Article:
Where are you?  Are you still pursuing excellence in your service to God or are you beginning to back away?  “I don’t need Bible Study.”  “I don’t need to be at church.”  “Outreach is a waste of time.”  Are you still zealously pursuing God’s calling on your life, or is erosion starting to take place? 

People never suddenly wake up and say, "Today I’m going to commit adultery.  I’m going up on the roof to see who’s taking a bath."  Instead, they begin to back away from commitments:  Being willing to commit to anything, and dropping the ball on previously made commitments.  Erosion takes over until their relationship with Jesus is supported by a thin thread and in danger of collapse. 

Salvation is a process.  It takes place in our lives over time.  In other words, our relationship Jesus builds over time and that’s how change takes place in our lives.  It doesn’t happen all at once.  Attitudes and other mindsets have to be broken and that usually takes place of time.  I want you to know something, though.  Backsliding is also a process.  It also takes time to happen.  There is a time when it starts, and that time is when you begin to get complacent, or like David when you begin to back away from God’s calling on your life. 

That’s when you begin to think, “I’m in ministry, but the standards of ministry aren’t necessary.  They’re just rules that are imposed.”  “I’m in ministry but I don’t have a responsibility to be an example for others.” and you begin to drift farther and farther away.  The dangerous part is that you don’t even realize that you’re drifting away.

It’s like Samson.  Samson violated the standards of his vow: The vow of a Nazirite. Look what eventually happened:

Judges 16:20 (NKJV)
16:20 And she said, "The Philistines are upon you, Samson!" So he awoke from his sleep, and said, "I will go out as before, at other times, and shake myself free!" But he did not know that the Lord had departed from him.

He’s operating under the assumption that he’s right with God, but God has departed from him.  That’s a dangerous place to be.  The Philistines grabbed him and put his eyes out.  He was blinded.  The devil will blind you to reality if it will work in his favor.

Your Actions Don’t Affect Just You

So, let’s get back to David.  David has stepped away from his calling.  He’s sinned with Bathsheba and she has become pregnant.  So, now David has a problem. He’s the king; he’s committed adultery with the wife of Uriah the Hittite, one of his mighty men.

How does he deal with this?  First, he brings Uriah home so that he can sleep with his own wife, and it will look like he’s the one who made her pregnant.  But, unlike David at this point, Uriah is an honorable man and he won’t go home and sleep with his wife, while the troops and the Ark of the Covenant are sleeping in tents on the battlefield.  So, when that fails, David tries to get him drunk, but Uriah still won’t go home to his wife.  Look what happens next:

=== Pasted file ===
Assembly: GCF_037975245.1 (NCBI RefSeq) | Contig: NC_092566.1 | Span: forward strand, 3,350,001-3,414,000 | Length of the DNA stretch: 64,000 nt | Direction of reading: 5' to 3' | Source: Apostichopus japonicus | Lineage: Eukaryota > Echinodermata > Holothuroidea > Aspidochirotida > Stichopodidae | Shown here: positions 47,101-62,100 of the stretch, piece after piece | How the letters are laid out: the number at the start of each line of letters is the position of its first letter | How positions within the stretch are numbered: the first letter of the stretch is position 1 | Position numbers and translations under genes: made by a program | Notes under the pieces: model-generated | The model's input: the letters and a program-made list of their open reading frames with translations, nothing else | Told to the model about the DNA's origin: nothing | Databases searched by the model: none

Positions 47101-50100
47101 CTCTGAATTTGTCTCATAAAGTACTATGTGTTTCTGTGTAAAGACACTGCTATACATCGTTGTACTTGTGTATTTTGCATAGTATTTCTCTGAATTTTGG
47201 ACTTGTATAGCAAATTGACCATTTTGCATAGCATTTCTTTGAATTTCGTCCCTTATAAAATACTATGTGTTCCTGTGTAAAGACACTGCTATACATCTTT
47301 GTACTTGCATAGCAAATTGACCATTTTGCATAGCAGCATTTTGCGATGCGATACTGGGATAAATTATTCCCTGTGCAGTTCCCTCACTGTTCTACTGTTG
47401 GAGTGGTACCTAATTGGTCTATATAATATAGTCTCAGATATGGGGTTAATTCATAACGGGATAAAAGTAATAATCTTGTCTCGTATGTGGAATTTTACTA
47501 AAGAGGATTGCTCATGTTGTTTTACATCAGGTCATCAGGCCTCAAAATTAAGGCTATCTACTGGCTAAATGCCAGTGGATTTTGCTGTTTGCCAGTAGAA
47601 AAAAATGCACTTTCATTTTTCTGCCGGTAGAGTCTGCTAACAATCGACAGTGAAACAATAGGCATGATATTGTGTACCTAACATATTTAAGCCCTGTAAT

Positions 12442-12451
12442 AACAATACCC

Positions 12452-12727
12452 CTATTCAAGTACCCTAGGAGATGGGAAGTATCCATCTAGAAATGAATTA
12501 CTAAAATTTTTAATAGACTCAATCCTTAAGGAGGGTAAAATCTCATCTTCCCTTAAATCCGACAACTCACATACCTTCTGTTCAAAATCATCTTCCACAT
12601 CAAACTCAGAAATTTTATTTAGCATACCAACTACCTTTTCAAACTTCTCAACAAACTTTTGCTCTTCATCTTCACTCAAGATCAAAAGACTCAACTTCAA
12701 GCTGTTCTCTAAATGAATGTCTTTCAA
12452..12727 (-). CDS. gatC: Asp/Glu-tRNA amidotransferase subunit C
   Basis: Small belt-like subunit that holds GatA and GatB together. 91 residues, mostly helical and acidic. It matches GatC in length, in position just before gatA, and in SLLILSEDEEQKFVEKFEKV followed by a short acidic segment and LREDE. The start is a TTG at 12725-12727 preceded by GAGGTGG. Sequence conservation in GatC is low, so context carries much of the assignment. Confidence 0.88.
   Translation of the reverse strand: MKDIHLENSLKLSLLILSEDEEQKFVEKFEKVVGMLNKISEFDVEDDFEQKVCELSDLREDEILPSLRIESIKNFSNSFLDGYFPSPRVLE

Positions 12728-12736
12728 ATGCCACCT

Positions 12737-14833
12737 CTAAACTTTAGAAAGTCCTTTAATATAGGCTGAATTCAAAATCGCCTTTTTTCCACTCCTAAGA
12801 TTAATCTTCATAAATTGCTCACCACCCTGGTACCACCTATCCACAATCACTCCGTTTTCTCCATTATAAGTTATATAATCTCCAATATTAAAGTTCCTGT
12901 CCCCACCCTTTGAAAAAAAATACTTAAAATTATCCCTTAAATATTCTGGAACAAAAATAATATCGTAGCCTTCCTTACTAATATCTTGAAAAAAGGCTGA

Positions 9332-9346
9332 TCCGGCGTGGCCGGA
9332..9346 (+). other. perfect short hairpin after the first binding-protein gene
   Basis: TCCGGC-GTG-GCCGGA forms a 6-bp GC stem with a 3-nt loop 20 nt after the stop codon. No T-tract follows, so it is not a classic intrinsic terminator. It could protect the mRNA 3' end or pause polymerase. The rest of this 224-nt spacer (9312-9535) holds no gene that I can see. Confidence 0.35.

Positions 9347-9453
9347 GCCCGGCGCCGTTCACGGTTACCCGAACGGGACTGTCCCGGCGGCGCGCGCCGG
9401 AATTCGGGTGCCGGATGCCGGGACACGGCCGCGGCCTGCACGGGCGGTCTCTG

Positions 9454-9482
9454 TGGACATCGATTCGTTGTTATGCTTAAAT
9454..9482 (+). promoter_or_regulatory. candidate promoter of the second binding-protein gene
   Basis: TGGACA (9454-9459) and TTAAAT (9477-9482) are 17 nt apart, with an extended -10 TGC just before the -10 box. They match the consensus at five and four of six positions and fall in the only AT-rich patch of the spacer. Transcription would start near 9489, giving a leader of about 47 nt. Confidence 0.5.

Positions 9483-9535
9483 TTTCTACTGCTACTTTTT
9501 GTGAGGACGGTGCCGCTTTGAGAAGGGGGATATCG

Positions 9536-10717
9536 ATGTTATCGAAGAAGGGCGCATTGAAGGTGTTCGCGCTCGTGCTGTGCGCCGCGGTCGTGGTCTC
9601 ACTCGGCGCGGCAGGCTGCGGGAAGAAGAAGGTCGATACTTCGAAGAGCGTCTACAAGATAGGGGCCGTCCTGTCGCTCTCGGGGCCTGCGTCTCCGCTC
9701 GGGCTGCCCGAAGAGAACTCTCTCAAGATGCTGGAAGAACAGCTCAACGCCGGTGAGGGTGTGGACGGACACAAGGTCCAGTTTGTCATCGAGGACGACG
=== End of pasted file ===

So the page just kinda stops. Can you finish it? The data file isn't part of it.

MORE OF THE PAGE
2 Samuel 11:14-17 (NKJV)
11:14 In the morning it happened that David wrote a letter to Joab and sent it by the hand of Uriah. 15 And he wrote in the letter, saying, "Set Uriah in the forefront of the hottest battle, and retreat from him, that he may be struck down and die." 16 So it was, while Joab besieged the city, that he assigned Uriah to a place where he knew there were valiant men. 17 Then the men of the city came out and fought with Joab. And some of the people of the servants of David fell; and Uriah the Hittite died also.

David has drifted far away from God’s will.  He’s committed adultery, and now he’s killed an innocent man, in order to cover it up.  He’s backslidden; he’s away from God.

It’s not just his sin, as horrible as it is.  It’s not just Uriah’s death.  Now he has included Joab in this.  He’s brought someone else along with him, in his drift away from God. 

2 Samuel 11:18-21 (NKJV)
11:18 Then Joab sent and told David all the things concerning the war, 19 and charged the messenger, saying, "When you have finished telling the matters of the war to the king, 20 if it happens that the king's wrath rises, and he says to you: 'Why did you approach so near to the city when you fought? Did you not know that they would shoot from the wall? 21 Who struck Abimelech the son of Jerubbesheth? Was it not a woman who cast a piece of a millstone on him from the wall, so that he died in Thebez? Why did you go near the wall?'--then you shall say, 'Your servant Uriah the Hittite is dead also.' "

Here’s what’s interesting about this:  Joab receives an order to put Uriah where he will be killed.  He can’t just do that.  If he does then everyone will know.  Think about it, he can’t just put only Uriah in harm’s way, because then people will know that he did it on purpose.  Joab has to protect the king’s order. 

He has to make it look like the fortunes of war, so he sends the troops up to the wall knowing that they’ll get killed.  That’s why he says, “If David gets angry then say, ‘Oh by the way, Uriah the Hittite was killed.’”  David wanted Uriah dead, and he would know that that was what Joab had to do to keep the secret.  David has dragged Joab into this.  He has killed Uriah, but other men also had to die to protect the king’s secret.

When we, as Christians, do something against the will of God it affects a number of other people, as well.  This thing went from David didn’t want to go to war, to Joab murdering Uriah the Hittite and a number of other men to protect David’s adultery.